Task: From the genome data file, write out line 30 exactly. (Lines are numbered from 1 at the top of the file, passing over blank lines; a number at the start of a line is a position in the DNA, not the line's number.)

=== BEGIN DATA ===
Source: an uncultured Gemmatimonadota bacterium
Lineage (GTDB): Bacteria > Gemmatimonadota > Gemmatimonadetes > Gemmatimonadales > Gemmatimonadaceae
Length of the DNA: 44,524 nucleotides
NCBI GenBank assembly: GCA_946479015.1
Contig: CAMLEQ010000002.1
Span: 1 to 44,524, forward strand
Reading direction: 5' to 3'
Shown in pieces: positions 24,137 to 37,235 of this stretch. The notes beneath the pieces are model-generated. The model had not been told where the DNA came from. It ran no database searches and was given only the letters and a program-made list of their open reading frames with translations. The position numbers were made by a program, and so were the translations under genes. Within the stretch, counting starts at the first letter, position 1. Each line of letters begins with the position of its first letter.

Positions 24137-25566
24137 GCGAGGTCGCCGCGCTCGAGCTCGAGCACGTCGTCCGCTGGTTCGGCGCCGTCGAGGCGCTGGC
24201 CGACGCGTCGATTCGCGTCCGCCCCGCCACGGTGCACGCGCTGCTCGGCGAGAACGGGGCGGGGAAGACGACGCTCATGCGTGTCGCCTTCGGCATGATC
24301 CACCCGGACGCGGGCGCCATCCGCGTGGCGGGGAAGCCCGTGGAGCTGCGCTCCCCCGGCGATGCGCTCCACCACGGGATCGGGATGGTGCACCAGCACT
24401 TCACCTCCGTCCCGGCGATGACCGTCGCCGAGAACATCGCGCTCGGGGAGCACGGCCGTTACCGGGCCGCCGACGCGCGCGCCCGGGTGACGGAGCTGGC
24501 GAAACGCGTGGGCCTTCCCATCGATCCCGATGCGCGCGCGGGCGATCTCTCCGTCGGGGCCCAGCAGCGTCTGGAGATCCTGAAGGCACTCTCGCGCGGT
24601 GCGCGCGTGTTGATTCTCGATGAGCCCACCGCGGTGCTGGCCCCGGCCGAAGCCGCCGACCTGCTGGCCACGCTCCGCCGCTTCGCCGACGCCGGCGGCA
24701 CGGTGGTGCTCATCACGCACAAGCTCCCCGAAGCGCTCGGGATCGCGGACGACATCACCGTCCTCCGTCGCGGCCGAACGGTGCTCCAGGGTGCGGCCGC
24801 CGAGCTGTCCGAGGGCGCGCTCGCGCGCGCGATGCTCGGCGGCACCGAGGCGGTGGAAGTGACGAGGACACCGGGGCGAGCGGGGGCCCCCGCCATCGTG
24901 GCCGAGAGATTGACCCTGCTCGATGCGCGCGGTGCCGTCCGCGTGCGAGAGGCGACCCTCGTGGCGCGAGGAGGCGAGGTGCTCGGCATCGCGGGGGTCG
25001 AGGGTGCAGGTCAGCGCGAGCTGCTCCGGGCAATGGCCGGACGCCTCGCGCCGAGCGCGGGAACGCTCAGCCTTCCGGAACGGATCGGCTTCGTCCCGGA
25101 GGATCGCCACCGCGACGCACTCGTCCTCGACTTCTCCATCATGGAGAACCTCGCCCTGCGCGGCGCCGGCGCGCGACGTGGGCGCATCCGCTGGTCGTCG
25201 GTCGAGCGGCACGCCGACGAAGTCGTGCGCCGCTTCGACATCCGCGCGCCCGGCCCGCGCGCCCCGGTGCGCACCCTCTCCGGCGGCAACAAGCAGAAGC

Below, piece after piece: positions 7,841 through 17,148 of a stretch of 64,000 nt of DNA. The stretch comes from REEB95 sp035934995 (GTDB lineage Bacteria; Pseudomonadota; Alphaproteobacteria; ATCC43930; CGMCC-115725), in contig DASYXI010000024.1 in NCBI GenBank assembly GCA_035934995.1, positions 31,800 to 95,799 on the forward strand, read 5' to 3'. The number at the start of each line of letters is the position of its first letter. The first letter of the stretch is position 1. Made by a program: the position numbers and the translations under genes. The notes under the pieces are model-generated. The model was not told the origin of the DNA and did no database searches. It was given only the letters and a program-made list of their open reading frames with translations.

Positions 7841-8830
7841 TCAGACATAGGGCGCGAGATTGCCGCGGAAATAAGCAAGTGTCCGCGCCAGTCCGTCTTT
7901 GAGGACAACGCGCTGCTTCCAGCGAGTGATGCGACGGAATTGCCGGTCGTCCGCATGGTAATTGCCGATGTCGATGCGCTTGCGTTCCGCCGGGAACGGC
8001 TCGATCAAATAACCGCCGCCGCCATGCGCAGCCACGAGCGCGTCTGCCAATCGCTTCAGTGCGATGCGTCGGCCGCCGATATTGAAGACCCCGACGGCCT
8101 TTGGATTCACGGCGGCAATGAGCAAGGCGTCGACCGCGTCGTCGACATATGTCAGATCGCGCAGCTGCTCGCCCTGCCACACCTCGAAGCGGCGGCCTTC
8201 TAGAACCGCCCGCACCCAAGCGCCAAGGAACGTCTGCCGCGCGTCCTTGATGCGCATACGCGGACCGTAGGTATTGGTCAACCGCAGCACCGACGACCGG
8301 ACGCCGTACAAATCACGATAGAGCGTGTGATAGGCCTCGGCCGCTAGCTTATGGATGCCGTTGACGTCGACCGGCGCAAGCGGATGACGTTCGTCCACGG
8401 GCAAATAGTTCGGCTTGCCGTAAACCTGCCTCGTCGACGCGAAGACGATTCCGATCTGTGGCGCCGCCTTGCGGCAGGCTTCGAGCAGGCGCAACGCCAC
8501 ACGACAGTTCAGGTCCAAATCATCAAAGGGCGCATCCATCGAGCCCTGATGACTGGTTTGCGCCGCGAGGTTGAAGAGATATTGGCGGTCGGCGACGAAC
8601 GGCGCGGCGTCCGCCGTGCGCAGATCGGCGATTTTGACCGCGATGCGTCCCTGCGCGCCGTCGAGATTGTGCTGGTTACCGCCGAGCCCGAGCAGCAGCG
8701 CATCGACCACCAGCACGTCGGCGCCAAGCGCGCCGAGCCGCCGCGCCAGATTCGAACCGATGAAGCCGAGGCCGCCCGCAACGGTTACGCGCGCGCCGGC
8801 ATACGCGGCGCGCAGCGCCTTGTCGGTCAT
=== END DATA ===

8401 GCAAATAGTTCGGCTTGCCGTAAACCTGCCTCGTCGACGCGAAGACGATTCCGATCTGTGGCGCCGCCTTGCGGCAGGCTTCGAGCAGGCGCAACGCCAC